So, I went and got another kind of fern frond, reheated my solution, and uttered my sacrificial prayer. Two hours later I walked past my Jar Of Science and saw there were crystals all over my frond. So I removed it even though there were, strictly speaking, 20 hours to go.

You’ll note that these crystals are considerably smaller.

AND…..

It’s kind of pretty!

Diamonds!

Not really.

This is the other side of the last fern frond. Again, kind of pretty. I could suspend them from something and it might look kind of cool if you only got a quick look!

Conclusions

I’m going to try again with a rose and a bath time of maybe an hour or two. I may also further dilute my solution.

The process works. But would the young Regency lady win the heart of her brother’s hot friend?

Or would she get revenge and attempt to crystallize someone’s pen knife?

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susied
10 years ago

Thanks for posting this. I was very curious as to how your experiment would turn out after reading part 1.

And I admire your perseverance. I would have dumped the experiment after the first failure! 🙂

Amy Kathryn
Amy Kathryn
10 years ago

I am sensing a crystal addiction…

I wonder how the process would work on non plant matter. Maybe a small doily? You could have “ice” covered snowflakes for decorations next winter.

So in the time to word verify, I realized the doily would get soggy in the solution. You have to have something structural. I am becoming addicted by proxy….

Susan/DC
Susan/DC
10 years ago

So the idea is to have the items look as they would after an ice storm, but without all the messy melting and dripping on the floor? Maybe you could collect the crystals themselves, put them in a pretty glass container, and then put them in a window — they might work as prisms.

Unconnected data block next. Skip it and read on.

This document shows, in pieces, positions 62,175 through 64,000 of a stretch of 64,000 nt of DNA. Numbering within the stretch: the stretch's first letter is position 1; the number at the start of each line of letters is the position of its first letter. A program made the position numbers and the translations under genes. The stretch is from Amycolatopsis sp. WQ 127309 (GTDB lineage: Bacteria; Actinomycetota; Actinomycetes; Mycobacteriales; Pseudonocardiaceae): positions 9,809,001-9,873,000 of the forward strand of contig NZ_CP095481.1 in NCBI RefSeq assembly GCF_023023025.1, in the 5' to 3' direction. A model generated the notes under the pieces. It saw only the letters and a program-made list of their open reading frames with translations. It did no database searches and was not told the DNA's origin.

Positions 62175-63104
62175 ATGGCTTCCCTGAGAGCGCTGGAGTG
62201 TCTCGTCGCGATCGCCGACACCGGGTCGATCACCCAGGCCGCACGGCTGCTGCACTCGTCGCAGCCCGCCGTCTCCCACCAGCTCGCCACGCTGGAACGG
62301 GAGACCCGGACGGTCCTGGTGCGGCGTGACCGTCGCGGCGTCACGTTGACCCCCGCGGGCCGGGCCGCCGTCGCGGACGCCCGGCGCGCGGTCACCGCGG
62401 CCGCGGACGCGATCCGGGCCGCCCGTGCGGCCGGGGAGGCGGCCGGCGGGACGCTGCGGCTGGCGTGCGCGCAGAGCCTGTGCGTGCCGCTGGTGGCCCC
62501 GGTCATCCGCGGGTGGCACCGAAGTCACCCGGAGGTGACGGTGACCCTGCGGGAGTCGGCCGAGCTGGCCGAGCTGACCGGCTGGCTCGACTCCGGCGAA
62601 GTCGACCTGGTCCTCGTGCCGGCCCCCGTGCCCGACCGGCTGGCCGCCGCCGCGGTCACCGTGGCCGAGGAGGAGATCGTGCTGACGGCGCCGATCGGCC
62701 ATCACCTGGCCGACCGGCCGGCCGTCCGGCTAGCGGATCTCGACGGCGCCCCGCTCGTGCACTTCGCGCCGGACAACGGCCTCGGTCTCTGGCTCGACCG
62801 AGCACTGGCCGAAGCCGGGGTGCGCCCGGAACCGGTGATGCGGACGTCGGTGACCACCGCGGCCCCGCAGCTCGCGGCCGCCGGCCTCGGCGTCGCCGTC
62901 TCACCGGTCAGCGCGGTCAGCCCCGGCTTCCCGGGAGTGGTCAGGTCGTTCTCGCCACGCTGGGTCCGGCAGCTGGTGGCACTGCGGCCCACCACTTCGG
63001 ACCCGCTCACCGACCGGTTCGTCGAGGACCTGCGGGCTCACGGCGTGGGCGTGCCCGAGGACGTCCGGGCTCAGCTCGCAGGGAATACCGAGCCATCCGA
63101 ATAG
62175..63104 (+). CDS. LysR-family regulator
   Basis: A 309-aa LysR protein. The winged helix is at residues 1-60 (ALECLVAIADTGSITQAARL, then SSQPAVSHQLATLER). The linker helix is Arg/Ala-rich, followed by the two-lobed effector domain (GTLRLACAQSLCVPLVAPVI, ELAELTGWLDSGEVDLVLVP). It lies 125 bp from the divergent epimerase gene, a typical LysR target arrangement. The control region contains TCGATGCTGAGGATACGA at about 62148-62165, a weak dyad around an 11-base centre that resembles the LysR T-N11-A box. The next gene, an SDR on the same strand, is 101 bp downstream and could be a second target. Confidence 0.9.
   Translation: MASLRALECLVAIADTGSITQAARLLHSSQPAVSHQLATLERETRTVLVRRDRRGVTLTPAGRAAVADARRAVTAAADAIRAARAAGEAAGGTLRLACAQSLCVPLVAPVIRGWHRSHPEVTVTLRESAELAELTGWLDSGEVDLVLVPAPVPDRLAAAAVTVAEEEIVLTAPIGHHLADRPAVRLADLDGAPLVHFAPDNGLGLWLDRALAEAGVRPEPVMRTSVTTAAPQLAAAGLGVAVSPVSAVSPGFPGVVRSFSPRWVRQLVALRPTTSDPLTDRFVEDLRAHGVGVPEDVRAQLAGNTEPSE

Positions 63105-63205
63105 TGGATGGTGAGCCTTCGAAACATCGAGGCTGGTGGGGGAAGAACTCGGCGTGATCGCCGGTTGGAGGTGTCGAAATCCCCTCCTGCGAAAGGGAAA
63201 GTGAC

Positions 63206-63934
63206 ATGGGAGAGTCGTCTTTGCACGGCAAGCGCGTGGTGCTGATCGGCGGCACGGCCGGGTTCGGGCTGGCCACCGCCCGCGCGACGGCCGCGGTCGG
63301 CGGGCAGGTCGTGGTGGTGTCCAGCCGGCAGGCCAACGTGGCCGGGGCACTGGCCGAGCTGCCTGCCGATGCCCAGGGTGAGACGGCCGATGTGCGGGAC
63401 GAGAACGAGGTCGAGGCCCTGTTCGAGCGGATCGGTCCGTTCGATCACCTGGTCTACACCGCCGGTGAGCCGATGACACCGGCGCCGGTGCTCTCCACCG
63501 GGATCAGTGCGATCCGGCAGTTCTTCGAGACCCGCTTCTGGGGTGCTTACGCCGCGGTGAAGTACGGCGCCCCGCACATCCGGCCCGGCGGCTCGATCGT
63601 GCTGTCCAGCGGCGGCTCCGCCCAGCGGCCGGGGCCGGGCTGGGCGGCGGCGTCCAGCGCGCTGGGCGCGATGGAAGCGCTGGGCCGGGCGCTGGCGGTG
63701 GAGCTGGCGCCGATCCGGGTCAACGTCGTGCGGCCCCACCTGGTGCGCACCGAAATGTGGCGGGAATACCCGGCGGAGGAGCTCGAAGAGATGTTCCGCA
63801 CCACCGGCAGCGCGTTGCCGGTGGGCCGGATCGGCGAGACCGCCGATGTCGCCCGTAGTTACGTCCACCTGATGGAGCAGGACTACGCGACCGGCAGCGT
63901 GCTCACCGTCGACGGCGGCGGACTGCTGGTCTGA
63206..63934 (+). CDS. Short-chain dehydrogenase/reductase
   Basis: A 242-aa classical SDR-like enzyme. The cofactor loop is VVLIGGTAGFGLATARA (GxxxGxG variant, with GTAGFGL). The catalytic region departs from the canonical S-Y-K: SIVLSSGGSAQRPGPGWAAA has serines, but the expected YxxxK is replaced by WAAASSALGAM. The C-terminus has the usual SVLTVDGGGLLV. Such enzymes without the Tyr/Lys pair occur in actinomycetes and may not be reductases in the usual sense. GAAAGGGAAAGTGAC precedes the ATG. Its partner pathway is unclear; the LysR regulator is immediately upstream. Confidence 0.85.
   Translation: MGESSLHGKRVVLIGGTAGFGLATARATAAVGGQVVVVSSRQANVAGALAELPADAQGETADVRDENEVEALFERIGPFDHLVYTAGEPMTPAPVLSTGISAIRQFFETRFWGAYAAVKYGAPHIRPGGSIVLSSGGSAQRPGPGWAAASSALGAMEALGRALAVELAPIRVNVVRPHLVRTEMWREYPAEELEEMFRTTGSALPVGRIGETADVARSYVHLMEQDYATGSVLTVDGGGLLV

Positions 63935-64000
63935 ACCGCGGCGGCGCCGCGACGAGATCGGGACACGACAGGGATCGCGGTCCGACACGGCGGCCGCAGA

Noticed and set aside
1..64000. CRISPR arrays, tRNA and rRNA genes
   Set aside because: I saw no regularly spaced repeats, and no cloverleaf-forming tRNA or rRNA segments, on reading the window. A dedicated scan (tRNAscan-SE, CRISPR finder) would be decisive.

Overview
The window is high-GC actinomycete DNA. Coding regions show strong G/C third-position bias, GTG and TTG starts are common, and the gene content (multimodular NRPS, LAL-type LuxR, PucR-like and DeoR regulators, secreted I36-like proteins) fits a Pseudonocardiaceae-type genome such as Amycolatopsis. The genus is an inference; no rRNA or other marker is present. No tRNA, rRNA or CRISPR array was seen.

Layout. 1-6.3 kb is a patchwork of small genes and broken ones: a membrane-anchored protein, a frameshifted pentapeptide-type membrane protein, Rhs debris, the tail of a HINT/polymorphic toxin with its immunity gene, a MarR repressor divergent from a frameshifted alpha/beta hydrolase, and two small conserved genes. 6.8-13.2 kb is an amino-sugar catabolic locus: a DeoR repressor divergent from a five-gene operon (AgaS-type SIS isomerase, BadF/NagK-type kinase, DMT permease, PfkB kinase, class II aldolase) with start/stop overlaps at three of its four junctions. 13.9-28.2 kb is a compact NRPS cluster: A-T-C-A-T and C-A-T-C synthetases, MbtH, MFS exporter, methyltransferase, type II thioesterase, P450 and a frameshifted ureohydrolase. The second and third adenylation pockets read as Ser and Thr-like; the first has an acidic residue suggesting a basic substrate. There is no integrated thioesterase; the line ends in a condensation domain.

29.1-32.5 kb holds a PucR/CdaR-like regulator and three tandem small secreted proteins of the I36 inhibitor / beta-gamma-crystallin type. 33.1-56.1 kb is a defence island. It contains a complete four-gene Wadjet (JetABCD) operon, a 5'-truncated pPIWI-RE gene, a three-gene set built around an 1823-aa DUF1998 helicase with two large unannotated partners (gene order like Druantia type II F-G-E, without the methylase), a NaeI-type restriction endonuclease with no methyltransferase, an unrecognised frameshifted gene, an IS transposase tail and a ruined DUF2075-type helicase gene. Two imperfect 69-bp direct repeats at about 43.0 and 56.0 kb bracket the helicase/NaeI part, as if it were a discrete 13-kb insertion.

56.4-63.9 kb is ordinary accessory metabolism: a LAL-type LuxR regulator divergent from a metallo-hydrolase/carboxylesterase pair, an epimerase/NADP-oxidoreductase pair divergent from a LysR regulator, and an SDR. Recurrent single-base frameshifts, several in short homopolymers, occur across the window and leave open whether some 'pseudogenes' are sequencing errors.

And I agree with susied, I’m in awe of your patience with this project.

Carolyn
10 years ago

I’ve been told I’m stubborn. Dunno why.

Anonymous
Anonymous
10 years ago

I would crystallise his underpants. Heh heh.

Beth Elliott
10 years ago

Full marks for perseverance, Carolyn. The crystals look pretty, what about making some ‘diamond’ jewellery by alumising a bracelet [or a tiara]?….

Carolyn
10 years ago

Anonymous: Crystallize his underpants!!! OMG. That would be hilarious!

Beth Elliot: That is a very interesting idea. Alum crystal jewelry…

Elena Greene
10 years ago

If her brother’s hot friend is into science (IMHO scientific heroes are very cool) he might be impressed with her perseverance… and maybe want to run some experiments together?

Jane George
10 years ago

I think each result is very cool. Don’t know about putting them on the mantle, though.

Maria Grace
10 years ago

My youngest son went through four years of science fair crystal projects so I got to do a whole bunch of alum crystal experiments. We did something like this and used wire pipe cleaners shaped into snowflakes and grew crystals on them. Those were really pretty.